What Would They Do Without Facebook?

There is no better place to explore the intellectual fringes of the Civil War community than Facebook.  You will find some of the most bizarre and reactionary commentary from folks who don’t seem to have any grasp of basic historical knowledge and/or analytical skill.  On my last tour of my favorite Facebook page I came across a link to a story out of South Carolina about an African American family, who claims that their ancestor fought as a soldier in the Confederate army.   The article itself is incredibly confused:

“Alice Gallman and her grandson Kevin Felder walk along the African American Monument at the State House.  A reflection on an ancestor who they say was a confederate soldier.  “He was a house servant. He kept his masters horses clean. He kept his masters clothes in order,” says Alice Gallman.  Gallman says her great uncle John Alex Sarter was a soldier in the confederate army who fought first as a slave and later as a free man.  According to the state archives Sarter’s war service made him eligible to receive pension back in the 1920’s.

What caught my attention, however, was the commentary following the link, which you can read here.  These are the kinds of folks who are committed to pushing the “Continued War Narrative” which I commented on yesterday.  They are a vocal minority and their incoherence ought to be visible to all.  I did a quick search of variations of Sarter’s name on Footnote and came up with a few city directories, but nothing that matched a Confederate muster roll.  South Carolina did indeed offer pensions to African Americans after the war, but they were given to former slaves and not to black soldiers.  Even a basic understanding of the history would have helped these two.  Unfortunately, research seems to be frowned upon in this community.

Well, at least they are honest.

Searching for Black Confederates: The Civil War’s Most Persistent Myth

“Levin’s study is the first of its kind to blueprint and then debunk the mythology of enslaved African Americans who allegedly served voluntarily in behalf of the Confederacy.”–Journal of Southern History

Purchase your copy today!

6 comments… add one
  • Woodrowfan Apr 11, 2011 @ 14:53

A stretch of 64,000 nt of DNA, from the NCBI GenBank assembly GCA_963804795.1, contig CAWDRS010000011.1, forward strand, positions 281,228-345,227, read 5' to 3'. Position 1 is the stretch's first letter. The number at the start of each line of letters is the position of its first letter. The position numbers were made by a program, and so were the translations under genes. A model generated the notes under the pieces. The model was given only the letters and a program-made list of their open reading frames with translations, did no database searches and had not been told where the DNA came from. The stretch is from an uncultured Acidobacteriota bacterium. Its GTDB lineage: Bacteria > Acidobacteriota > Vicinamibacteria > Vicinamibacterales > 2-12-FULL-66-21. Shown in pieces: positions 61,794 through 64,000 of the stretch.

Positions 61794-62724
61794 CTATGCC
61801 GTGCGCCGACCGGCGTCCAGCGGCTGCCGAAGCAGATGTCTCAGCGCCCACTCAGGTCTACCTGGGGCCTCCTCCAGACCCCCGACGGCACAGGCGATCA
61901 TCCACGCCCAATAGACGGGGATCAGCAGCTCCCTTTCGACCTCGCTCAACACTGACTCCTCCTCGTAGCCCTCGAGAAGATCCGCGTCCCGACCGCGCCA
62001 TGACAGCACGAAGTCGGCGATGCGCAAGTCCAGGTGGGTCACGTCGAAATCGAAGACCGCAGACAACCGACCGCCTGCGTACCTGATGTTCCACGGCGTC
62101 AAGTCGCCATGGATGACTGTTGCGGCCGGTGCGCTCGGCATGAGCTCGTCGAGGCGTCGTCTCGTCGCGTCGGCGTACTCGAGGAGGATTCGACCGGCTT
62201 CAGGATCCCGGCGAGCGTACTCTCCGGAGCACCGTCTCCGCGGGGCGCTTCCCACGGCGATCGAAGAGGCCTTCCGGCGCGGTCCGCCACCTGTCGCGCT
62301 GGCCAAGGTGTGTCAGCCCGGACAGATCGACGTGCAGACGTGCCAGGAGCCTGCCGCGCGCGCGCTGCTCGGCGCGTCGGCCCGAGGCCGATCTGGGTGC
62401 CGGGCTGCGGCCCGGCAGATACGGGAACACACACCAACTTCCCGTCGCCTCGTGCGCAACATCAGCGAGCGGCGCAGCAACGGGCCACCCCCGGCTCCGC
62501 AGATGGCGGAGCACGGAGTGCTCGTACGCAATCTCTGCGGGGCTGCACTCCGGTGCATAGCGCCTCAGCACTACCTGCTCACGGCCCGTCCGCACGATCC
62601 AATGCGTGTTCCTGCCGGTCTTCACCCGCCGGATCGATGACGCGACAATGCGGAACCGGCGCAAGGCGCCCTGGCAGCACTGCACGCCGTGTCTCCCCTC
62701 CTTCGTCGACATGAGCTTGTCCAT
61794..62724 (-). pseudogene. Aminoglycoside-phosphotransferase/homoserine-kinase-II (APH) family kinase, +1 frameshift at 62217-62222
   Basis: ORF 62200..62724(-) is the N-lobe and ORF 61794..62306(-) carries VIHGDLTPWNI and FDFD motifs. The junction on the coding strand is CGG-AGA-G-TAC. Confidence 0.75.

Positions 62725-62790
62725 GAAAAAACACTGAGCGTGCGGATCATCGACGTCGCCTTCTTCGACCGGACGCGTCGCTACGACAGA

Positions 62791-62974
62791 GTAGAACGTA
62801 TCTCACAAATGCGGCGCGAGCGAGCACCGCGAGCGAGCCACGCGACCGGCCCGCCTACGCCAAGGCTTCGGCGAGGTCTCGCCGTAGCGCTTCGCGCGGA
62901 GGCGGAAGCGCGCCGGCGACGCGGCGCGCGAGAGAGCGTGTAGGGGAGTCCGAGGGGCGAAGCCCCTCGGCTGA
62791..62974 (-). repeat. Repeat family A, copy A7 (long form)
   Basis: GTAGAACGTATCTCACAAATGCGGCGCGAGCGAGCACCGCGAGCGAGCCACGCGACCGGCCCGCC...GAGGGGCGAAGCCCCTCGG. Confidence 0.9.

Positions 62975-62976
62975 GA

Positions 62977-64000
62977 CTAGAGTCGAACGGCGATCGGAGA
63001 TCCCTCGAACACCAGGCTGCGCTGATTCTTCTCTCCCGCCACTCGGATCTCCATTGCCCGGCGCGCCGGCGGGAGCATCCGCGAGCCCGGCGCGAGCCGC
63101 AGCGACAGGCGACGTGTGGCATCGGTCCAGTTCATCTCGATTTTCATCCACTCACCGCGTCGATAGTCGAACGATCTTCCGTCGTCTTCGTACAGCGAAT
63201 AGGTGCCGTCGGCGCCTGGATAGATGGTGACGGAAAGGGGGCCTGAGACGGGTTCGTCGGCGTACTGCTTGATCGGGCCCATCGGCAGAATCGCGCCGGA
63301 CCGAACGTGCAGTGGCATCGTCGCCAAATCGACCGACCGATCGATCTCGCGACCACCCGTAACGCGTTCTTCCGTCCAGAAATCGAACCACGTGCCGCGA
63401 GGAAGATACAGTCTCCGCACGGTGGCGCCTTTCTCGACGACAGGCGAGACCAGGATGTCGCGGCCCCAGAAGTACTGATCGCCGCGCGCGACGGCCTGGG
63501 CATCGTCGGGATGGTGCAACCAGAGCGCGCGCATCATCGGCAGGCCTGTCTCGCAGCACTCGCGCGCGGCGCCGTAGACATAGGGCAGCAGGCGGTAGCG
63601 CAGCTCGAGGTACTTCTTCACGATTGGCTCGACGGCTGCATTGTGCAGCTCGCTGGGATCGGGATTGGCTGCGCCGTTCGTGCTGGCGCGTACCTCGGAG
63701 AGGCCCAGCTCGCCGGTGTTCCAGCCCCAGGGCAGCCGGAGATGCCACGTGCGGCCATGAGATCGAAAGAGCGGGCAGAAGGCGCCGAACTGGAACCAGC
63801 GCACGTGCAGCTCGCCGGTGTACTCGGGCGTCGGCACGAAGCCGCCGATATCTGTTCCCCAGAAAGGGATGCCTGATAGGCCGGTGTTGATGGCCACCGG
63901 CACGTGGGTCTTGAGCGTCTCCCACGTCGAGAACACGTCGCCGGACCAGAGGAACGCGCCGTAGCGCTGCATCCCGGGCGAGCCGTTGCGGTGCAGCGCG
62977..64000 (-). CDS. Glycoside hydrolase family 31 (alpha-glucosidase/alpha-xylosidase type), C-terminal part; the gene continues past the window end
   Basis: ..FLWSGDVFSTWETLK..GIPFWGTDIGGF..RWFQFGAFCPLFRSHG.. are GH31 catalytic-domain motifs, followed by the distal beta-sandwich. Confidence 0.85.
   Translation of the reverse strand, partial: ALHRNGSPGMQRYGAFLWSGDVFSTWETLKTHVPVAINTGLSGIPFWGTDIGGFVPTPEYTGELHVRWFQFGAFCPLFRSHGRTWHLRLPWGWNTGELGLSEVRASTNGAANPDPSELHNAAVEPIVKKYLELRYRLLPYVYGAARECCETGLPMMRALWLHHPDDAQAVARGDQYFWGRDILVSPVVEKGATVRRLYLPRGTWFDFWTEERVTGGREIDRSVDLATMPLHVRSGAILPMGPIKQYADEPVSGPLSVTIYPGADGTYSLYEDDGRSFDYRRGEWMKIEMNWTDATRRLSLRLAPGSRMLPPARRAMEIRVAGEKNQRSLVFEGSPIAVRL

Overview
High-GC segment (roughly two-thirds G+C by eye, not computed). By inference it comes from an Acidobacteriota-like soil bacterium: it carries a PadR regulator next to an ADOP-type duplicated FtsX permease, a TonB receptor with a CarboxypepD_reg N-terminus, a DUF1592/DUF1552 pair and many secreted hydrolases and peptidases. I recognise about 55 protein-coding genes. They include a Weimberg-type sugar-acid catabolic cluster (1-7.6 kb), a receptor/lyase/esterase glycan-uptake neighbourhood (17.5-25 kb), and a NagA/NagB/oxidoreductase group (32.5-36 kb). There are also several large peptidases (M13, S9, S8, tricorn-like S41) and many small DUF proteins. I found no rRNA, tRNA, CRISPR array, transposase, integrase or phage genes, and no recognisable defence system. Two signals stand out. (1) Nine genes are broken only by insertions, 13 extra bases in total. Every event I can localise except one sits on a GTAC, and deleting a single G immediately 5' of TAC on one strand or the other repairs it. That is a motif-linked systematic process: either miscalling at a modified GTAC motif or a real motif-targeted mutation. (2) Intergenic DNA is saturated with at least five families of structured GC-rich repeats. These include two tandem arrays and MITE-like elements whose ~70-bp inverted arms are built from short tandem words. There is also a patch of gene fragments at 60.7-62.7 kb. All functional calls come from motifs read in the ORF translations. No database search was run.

I avoid open comments on places like Facebook, Youtube and Yahoo News. The web comic XKCD had a couple funny cartoons about Youtube comments a while back..



  • Corey Meyer Apr 11, 2011 @ 13:59
  • Ron Baumgarten Apr 11, 2011 @ 9:11

    I have often thought the same thing about Facebook. What is particularly disappointing is to see the comments that follow even respectable articles. There is often nothing more than a back-and-forth shouting match as one side or the other tries to say what caused the war, or why the other side was right. (I even see this when the article isn’t really about those subjects.) This degenerates into name calling, and downright hostility. And what characterizes many comments is a marked lack of understanding of even the most basic historical facts. I think of Facebook as an amazing tool to connect with people–I use it to spread the word about my own blog, and to follow other blogs and organizations. I have become acquainted with some really great people on Facebook. However, Facebook also gives the crazies of the world something to write about, unfiltered and unedited. I suppose this is the price we pay for the benefits of the information age.

    • Ryan Apr 11, 2011 @ 12:00

      And that would make this website’s comment section different how?

      To an extent, everything is unfiltered. It’s not that facebook attracts the crazies, its that the crazies are everywhere. You’ll find comments and opinions just as harsh on message boards all over the internet these days. I’ve seen some doozies from folks on here too.

      Living in Alabama, I’ve noticed that most of the commentary on facebook these days involves college football talk and bickering between Auburn and Bammer fans about who’s paying players and who isn’t. It’s amazing reading those comments on the above post and comparing them with crap I read all day on my status page. People tend to reduce their arguments into the same old insults and bickering. Historical accuracy and the truth has no place in facebook wars. Even by those who claim to be historically inclined.

      • Kevin Levin Apr 11, 2011 @ 13:24

        I would suggest that this website’s comments section is engaging on an intellectual and this has everything to do with the knowledge and enthusiasm of the people who participate.

      • Ron Apr 11, 2011 @ 16:09

        The crazies may be everywhere, but the Internet makes it that much easier for them to express themselves. Years ago, someone had to stand on a street corner and shout, or pass out pamphlets. Today all that one needs to do is log on and type away. Letters to the editor that were once tossed for being inappropriate, inaccurate, or just insane are now posted every minute on newspaper and TV station websites. In any event, I would say that most blogs are not like Facebook. The editor and writer of the blog usually retains discretion to filter any and all comments before they appear publicly. Contrast this with Facebook, or even a newspaper website, where comments appear immediately, and may later be removed if marked as inappropriate..

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